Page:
State v. state
Although it unanimously approved DPV2, the CPUC found that the project has several significant unmitigable environmental impacts. Nevertheless, it also determined that DPV2 would “provide significant economic benefits . . . , increase the reliability of the interstate transmission network . . . [and provide] . . . an economic hedge” against transmission and generation outages and natural gas price hikes. Given these benefits, the CPUC concluded that the environmental impacts of DPV2 would be acceptable.
The ACC, by contrast, rejected DPV2 as a California “power grab”—both literally and figuratively. Commissioner Kris Mayes scorned the line as a “230-mile extension cord into Arizona . . . [that] . . . would come at the expense of Arizona ratepayers, Arizona air quality, Arizona land, Arizona water, and Arizona wildlife.” Commissioner Jeff Hatch-Miller called on California “to step up to the plate and begin building its own generation—in California.”
The ACC’s rejection places the future of DPV2 in serious doubt.
Overruling the states
The Energy Policy Act of 2005 (EPAct) directs the U.S. Department of Energy (DOE) to pinpoint transmission congestion problems and authorizes the secretary of energy to designate as “national interest electric transmission corridors” geographic areas where such problems “adversely affect consumers.” Once an area has been designated a national interest corridor, the federal government—specifically, the Federal Energy Regulatory Commission (FERC)—can approve any proposed transmission project within the area for which state regulators have “withheld” approval for more than a year. In a 2006 rulemaking, FERC interpreted the meaning of the word “withheld” in EPAct to include “denied.” So, in effect, FERC can overrule a state’s rejection of any transmission project in a designated congested region simply by finding that it would ease the congestion.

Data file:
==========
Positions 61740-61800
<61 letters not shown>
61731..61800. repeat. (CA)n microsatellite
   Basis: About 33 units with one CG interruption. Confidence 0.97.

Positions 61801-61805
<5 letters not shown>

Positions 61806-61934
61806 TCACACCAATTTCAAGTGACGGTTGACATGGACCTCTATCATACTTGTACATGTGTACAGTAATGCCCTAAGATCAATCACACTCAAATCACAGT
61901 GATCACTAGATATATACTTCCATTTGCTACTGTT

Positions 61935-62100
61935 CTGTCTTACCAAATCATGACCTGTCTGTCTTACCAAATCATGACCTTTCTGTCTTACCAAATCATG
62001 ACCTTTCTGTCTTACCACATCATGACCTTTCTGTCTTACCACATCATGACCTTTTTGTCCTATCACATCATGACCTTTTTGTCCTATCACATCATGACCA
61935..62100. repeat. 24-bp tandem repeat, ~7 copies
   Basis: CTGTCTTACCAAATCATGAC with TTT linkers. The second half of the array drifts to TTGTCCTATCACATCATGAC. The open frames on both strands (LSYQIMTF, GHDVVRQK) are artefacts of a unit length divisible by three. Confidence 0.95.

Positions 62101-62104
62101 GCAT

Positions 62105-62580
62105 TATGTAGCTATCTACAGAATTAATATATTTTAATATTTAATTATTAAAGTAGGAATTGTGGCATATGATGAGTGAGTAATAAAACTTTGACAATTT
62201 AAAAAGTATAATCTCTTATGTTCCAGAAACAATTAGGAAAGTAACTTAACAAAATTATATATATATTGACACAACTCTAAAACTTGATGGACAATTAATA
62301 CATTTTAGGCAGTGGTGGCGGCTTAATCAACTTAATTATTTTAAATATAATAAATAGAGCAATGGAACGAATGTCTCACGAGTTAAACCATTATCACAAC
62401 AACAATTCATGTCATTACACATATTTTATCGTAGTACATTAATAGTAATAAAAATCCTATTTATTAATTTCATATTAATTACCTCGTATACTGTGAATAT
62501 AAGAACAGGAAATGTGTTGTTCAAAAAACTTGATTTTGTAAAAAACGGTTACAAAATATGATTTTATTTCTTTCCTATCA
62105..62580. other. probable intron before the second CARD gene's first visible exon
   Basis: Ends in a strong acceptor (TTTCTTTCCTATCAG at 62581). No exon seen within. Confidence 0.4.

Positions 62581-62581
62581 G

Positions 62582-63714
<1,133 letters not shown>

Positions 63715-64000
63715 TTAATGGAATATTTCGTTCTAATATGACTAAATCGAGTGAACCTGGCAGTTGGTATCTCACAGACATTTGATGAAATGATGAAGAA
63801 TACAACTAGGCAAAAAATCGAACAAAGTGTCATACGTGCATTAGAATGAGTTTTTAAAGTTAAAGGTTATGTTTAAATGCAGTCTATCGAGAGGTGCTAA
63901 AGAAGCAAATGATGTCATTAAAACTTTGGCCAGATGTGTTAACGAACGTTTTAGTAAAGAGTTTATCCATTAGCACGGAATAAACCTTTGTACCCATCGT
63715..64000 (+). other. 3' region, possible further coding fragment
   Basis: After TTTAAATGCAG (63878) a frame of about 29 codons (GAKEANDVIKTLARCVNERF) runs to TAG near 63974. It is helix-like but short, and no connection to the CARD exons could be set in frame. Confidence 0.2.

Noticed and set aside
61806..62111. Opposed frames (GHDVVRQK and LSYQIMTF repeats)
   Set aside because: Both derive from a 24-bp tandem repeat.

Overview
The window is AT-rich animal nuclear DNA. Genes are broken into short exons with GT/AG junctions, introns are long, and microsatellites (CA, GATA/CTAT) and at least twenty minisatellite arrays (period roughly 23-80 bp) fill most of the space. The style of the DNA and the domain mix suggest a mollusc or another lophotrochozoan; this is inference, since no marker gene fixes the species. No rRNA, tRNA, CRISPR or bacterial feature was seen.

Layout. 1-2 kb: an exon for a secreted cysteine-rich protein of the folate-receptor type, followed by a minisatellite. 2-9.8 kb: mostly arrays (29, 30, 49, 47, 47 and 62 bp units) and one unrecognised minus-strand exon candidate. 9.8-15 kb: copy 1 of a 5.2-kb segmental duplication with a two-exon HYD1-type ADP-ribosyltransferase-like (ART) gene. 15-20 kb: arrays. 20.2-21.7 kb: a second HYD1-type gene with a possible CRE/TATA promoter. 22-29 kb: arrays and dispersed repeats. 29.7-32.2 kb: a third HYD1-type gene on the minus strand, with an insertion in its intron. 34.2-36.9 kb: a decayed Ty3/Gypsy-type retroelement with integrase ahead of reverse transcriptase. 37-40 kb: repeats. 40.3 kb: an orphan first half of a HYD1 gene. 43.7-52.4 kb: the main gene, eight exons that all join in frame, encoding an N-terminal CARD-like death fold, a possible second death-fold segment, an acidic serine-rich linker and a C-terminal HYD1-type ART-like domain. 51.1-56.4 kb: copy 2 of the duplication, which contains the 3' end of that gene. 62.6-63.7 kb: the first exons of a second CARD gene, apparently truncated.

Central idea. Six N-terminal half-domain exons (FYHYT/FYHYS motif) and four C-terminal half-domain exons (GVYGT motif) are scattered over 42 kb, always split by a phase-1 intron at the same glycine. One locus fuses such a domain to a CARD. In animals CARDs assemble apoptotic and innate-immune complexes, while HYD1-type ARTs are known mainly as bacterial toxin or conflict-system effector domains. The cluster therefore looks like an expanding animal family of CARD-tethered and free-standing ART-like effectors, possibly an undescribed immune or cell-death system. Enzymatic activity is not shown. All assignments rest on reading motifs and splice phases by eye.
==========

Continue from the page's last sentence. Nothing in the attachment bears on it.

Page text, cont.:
Last month, the DOE designated areas of Arizona and southern California—including some that DPV2 would pass through—as the Southwest national interest corridor, presenting SCE the opportunity to have FERC reverse the ACC decision. It remains unclear, however, whether the utility will take it. SCE has stated that it will continue to work with the CPUC and ACC on DPV2 permitting issues.
Back to square one
SCE’s initial reluctance to involve FERC suggests that the utility believes it may be cheaper and quicker to try to work things out with Arizona. Asking FERC to intervene requires a project’s sponsor to file an application, essentially restarting the entire approval process. The application would be (as at the state level) subject to protest—an inevitability for any large transmission project. As part of any application proceeding, FERC would also conduct a full environmental review and evaluate “alternatives.”
SCE filed its DPV2 application at the CPUC in April 2005. Now, more than two years later, it finds its only two options are to address the ACC’s concerns or to begin again at FERC. Although FERC’s history of approving virtually every application it has received for natural gas transmission pipelines suggests it offers a “friendlier” venue, pursuing either option will delay the project and increase its cost.
A road to nowhere?
In designating the Southwest corridor, the DOE—noting growing demand for power—explained that, “now, more than ever, we must look at electricity generation from a regional and national perspective.” However, the designation by itself neither overturns the ACC’s ruling nor guarantees that any new transmission lines will be built in the corridor. Indeed, given the considerable time and cost needed to secure a FERC decision overruling a state decision, using the national corridor process to change jurisdiction may not prove to be a practical alternative to the state project approval processes that EPAct clearly intended to reform.
As the need for new generating capacity (particularly capacity powered by renewable resources) grows, states must work together to develop regional transmission solutions. Wind in Wyoming, solar in Arizona, and hydro and biomass in the Pacific Northwest all require a network of interstate facilities to bring power from remote areas to load centers.
Accordingly, transmission needs should increasingly be assessed through a regional lens. Whenever the political and parochial interests of a state impede the development of a needed project, a practical alternative must be available. National interest transmission corridors could be the answer, but at first blush, they may not offer one.